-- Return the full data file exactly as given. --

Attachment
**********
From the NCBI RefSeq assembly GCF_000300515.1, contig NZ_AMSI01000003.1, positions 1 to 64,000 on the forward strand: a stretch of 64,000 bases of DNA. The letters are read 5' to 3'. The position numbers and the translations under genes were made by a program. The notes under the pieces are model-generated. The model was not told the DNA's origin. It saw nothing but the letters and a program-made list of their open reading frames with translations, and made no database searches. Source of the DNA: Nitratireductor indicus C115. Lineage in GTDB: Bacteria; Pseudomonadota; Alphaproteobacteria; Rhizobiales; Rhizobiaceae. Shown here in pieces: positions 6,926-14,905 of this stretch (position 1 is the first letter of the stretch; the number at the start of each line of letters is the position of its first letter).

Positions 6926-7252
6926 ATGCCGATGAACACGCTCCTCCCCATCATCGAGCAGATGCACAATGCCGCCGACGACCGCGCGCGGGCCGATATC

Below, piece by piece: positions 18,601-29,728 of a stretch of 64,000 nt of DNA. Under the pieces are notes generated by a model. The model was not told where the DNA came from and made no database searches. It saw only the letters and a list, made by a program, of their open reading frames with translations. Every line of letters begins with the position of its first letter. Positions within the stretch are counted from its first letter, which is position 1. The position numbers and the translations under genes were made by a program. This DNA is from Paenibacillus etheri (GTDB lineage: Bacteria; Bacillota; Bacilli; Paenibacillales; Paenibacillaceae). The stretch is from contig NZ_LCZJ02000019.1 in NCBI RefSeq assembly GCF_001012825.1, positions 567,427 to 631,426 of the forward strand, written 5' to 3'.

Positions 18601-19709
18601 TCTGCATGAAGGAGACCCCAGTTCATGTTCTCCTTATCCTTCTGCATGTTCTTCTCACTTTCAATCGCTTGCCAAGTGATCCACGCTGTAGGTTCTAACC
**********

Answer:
From the NCBI RefSeq assembly GCF_000300515.1, contig NZ_AMSI01000003.1, positions 1 to 64,000 on the forward strand: a stretch of 64,000 bases of DNA. The letters are read 5' to 3'. The position numbers and the translations under genes were made by a program. The notes under the pieces are model-generated. The model was not told the DNA's origin. It saw nothing but the letters and a program-made list of their open reading frames with translations, and made no database searches. Source of the DNA: Nitratireductor indicus C115. Lineage in GTDB: Bacteria; Pseudomonadota; Alphaproteobacteria; Rhizobiales; Rhizobiaceae. Shown here in pieces: positions 6,926-14,905 of this stretch (position 1 is the first letter of the stretch; the number at the start of each line of letters is the position of its first letter).

Positions 6926-7252
6926 ATGCCGATGAACACGCTCCTCCCCATCATCGAGCAGATGCACAATGCCGCCGACGACCGCGCGCGGGCCGATATC

Below, piece by piece: positions 18,601-29,728 of a stretch of 64,000 nt of DNA. Under the pieces are notes generated by a model. The model was not told where the DNA came from and made no database searches. It saw only the letters and a list, made by a program, of their open reading frames with translations. Every line of letters begins with the position of its first letter. Positions within the stretch are counted from its first letter, which is position 1. The position numbers and the translations under genes were made by a program. This DNA is from Paenibacillus etheri (GTDB lineage: Bacteria; Bacillota; Bacilli; Paenibacillales; Paenibacillaceae). The stretch is from contig NZ_LCZJ02000019.1 in NCBI RefSeq assembly GCF_001012825.1, positions 567,427 to 631,426 of the forward strand, written 5' to 3'.

Positions 18601-19709
18601 TCTGCATGAAGGAGACCCCAGTTCATGTTCTCCTTATCCTTCTGCATGTTCTTCTCACTTTCAATCGCTTGCCAAGTGATCCACGCTGTAGGTTCTAACC